Next to the monumental pile of cultural loss caused by the current pandemic is a short stack of lucky escapes – the projects that just squeaked inside the line, or were able to retool in such a way that kept them mercifully on schedule. His Dark Materials is just such a one.
Filming on the second run had largely concluded by the end of 2019 (when it comes to child actors, you can’t afford to hang around for them to grow six inches and sprout a beard between seasons). And despite the extraordinarily heavy VFX burden on a show about talking creatures, flying witches and magical lands, production company Bad Wolf managed to pull it off. Season two has arrived right on time, and largely intact. Only one episode of eight – a planned Lord Asriel special inserting new material not in the books – had to be scrapped because of Covid-19 restrictions.
How season three (yet to be officially announced) might be affected is another question. For now, let’s just assume that the grown-ups are working it out, and cross that bridge when we come to it.
On the subject of bridge-crossing, last we saw Lyra and Pan they were trotting through a technicolour tunnel from one world to another. Asriel had just murdered Lyra’s best friend Roger in order to travel between parallel realms, and Lyra followed in her father’s wake to try to stop whatever he’d do next.
It’s no secret that what Asriel does next isn’t much covered by The Subtle Knife, the second book of Philip Pullman’s His Dark Materials trilogy, which forms the basis for season two (hence the thwarted plan for an additional Asriel-ep, just to keep James McAvoy’s hand in). Episode one finds Lyra on her own, though not for long.
Thanks to Philip Pullman’s canny daemon conceit, Lyra is never really alone. What a boon to screenwriter Jack Thorne that in her world, a character’s internal dialogue can be made external without any need for the awkward under-the-breath muttering or mirror-facing pep talks resorted to by other shows. The form-flitting animation of daemon Pan remains beautifully done and there’s a warm simplicity to his and Lyra’s solo scenes that disguises an awful lot of complicated VFX work.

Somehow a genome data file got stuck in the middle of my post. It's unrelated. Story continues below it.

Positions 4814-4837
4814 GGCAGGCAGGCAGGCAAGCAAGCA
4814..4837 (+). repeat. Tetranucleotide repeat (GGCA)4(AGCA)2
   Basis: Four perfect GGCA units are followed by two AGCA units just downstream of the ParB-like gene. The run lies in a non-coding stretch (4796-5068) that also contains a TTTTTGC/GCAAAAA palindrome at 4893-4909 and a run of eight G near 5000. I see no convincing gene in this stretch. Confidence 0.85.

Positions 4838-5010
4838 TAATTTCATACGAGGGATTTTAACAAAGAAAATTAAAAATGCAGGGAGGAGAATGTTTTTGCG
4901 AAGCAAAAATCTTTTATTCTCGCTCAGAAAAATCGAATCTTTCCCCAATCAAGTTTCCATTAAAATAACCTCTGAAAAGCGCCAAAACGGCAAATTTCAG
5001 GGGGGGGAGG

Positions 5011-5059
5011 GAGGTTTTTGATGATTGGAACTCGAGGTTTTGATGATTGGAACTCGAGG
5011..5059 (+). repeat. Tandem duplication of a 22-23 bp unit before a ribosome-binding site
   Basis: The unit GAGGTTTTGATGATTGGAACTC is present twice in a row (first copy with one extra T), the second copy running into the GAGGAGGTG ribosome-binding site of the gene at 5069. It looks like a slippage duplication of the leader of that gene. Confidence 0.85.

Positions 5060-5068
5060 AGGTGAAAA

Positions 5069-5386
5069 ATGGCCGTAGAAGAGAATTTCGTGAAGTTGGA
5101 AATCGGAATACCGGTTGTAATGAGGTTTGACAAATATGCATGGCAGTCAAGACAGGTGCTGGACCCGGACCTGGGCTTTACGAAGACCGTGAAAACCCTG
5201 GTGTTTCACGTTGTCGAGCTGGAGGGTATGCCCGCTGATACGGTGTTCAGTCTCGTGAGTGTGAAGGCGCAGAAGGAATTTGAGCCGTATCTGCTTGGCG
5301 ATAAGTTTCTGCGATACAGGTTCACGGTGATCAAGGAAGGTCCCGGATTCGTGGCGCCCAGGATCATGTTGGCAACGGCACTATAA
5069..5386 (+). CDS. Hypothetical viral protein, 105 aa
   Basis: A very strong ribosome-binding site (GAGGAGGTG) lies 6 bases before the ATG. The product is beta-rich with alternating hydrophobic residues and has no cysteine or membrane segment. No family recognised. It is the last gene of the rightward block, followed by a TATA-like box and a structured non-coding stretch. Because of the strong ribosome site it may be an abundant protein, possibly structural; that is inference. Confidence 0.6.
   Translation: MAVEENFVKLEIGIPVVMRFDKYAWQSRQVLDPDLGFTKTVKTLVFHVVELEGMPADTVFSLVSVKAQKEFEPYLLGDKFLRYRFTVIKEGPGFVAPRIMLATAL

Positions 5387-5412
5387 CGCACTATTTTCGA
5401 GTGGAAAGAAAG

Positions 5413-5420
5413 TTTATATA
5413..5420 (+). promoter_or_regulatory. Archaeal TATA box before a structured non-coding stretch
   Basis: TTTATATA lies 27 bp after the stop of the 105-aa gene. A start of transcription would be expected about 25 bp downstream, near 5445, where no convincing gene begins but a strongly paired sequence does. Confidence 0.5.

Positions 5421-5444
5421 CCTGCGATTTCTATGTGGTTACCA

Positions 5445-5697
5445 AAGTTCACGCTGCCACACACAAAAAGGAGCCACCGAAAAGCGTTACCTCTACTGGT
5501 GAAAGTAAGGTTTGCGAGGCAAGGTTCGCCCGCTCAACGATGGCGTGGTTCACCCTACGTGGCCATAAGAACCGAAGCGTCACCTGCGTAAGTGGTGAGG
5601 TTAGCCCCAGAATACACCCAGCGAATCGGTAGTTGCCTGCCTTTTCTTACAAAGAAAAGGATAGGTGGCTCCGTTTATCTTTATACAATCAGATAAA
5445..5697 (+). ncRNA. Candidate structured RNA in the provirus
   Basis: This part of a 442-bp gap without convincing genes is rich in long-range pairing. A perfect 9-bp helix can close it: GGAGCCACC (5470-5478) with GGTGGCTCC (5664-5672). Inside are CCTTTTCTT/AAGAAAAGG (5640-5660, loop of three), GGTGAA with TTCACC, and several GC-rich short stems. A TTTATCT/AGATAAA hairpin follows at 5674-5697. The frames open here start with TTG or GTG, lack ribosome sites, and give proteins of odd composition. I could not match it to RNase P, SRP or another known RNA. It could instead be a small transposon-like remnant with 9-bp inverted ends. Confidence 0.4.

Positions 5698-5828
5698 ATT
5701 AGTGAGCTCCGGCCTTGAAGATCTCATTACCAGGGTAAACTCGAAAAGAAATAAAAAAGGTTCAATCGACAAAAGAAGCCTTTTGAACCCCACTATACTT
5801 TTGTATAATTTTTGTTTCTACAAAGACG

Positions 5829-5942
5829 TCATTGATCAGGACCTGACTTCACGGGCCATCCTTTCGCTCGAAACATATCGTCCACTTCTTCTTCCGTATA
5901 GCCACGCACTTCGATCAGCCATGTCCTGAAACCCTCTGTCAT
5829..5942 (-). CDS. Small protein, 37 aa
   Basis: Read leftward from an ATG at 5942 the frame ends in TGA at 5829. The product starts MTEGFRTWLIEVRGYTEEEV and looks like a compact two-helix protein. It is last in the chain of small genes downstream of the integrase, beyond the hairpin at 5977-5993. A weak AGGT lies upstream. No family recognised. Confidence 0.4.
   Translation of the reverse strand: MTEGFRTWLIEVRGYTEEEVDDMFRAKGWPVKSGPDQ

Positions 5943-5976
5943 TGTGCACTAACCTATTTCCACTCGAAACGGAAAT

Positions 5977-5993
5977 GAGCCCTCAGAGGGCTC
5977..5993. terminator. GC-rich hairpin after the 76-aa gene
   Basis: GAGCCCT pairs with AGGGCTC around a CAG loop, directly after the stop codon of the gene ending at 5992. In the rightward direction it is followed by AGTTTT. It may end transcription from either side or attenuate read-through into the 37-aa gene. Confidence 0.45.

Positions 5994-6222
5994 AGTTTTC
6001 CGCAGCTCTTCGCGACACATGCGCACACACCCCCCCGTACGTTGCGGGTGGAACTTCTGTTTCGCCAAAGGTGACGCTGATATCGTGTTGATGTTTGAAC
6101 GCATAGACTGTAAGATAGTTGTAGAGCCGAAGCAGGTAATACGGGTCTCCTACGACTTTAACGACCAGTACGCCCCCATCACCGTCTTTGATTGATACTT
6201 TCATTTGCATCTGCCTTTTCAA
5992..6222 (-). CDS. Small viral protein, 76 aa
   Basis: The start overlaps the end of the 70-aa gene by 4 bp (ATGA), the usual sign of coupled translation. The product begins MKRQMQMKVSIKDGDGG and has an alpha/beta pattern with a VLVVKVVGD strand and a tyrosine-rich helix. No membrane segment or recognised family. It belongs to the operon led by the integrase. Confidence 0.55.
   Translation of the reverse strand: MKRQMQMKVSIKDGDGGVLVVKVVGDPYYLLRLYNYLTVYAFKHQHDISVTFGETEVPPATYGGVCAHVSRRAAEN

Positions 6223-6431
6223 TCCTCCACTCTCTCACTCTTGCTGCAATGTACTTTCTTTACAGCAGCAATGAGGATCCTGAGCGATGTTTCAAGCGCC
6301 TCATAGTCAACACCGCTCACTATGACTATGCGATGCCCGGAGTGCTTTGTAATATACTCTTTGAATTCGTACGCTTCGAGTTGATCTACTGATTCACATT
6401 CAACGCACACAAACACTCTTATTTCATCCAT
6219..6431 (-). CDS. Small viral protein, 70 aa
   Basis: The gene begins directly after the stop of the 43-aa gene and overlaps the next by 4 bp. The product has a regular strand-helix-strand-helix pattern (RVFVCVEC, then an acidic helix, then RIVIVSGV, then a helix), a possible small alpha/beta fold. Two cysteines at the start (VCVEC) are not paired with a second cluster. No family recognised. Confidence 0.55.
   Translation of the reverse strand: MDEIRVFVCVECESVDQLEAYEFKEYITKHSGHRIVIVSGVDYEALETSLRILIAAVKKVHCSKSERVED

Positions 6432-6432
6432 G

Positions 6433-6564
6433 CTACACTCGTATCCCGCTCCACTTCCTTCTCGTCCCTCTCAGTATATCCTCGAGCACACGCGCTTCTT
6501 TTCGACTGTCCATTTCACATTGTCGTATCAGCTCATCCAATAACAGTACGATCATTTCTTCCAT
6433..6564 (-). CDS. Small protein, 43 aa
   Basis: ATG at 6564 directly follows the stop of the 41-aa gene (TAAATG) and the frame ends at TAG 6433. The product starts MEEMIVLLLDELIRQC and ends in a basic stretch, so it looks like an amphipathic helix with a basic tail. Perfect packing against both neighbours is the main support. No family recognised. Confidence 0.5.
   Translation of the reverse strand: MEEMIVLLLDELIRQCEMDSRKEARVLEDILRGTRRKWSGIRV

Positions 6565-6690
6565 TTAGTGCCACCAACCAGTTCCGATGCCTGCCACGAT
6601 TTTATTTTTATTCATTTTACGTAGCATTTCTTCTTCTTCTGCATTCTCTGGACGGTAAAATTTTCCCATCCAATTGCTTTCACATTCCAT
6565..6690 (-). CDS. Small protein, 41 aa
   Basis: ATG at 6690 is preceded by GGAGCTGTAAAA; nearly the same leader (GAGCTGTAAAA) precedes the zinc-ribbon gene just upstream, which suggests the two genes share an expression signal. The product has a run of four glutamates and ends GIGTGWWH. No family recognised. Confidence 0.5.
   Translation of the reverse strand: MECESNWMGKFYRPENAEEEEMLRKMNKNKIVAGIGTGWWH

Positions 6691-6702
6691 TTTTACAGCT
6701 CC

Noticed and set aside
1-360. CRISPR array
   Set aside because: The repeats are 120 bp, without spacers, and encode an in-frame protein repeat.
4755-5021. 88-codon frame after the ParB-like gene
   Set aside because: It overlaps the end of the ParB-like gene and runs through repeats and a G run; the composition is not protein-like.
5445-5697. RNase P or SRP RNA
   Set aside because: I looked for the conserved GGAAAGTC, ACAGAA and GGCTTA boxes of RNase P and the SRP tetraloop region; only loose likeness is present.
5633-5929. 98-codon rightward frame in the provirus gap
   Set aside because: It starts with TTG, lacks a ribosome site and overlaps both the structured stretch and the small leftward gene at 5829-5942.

Less of a boon to these scripts is the existence of the all-knowing alethiometer, a mystery-killing device not unlike Game of Thrones’ Three Eyed Raven, which could hand Lyra answers to any of the questions she asks this episode, namely: what’s going on in this unfamiliar world, and can she trust her strange new companion? Keeping Lyra from flipping that golden compass open at every opportunity, or making its answers conveniently abstruse when she does, is key to keeping this story on the tracks. Writer Jack Thorne finds an emotional way to keep a grieving Lyra from taking that shortcut here, at least to begin with.
The episode is tonally split two ways, between warmth and light, and cold and darkness. The former come from Lyra’s scenes in a new, Italianate land, and the latter from Mrs Coulter and the Magisterium, which is reeling from Lord Asriel’s dogma-shattering tear in reality. Asriel has very publicly undermined the church’s teachings, and its scramble to hold onto power results in an intriguing new dynamic.
What makes it intriguing is, of course, Ruth Wilson as Mrs Coulter, who continues to fascinate and appal in equal measure. It’s fair to say that she hasn’t been thawed by the passionate kiss with Asriel and revelation of her love for Lyra in last year’s finale. The woman is just as cleverly manipulative and as reprehensible as ever. In this season opener, she goes full Gestapo, and it is shudder-inducing.
There’s a burst of exhilarating action too – even if the VFX make it seem a little weightless. We meet a new player, and learn more about the powers of the witches. There’s a new existential threat as well, one that’s stepped right out of a horror film and expertly rendered on screen.
Balancing out the darkness are Lyra’s scenes with her new ally as they cautiously get to know one another and work out how much they can share while still keeping their secrets. Dafne Keen’s likeable, forceful characterisation is the driving force, while her companion’s energy is gentler and more nurturing, but with a steely core that knows right from wrong. Together, they make an appealing pair who’ll be easy to root for on the long and perilous journey ahead.
His Dark Materials season 2 starts on BBC One on Sunday the 8th of November and on HBO on Sunday the 15th of November.